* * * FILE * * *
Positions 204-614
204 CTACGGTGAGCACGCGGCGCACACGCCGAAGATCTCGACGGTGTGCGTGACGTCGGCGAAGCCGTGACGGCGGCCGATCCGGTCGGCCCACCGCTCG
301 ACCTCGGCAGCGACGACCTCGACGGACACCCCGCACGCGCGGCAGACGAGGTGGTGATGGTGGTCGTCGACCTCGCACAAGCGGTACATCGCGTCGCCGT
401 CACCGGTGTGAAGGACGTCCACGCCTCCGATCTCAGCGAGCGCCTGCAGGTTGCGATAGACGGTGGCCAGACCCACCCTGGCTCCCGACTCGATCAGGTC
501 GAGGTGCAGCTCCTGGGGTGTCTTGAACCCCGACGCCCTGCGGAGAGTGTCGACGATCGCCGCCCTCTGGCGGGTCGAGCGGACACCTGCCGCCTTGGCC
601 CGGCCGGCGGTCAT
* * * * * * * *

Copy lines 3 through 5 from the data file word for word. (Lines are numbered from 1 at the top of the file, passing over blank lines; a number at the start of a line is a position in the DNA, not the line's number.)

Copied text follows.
301 ACCTCGGCAGCGACGACCTCGACGGACACCCCGCACGCGCGGCAGACGAGGTGGTGATGGTGGTCGTCGACCTCGCACAAGCGGTACATCGCGTCGCCGT
401 CACCGGTGTGAAGGACGTCCACGCCTCCGATCTCAGCGAGCGCCTGCAGGTTGCGATAGACGGTGGCCAGACCCACCCTGGCTCCCGACTCGATCAGGTC
501 GAGGTGCAGCTCCTGGGGTGTCTTGAACCCCGACGCCCTGCGGAGAGTGTCGACGATCGCCGCCCTCTGGCGGGTCGAGCGGACACCTGCCGCCTTGGCC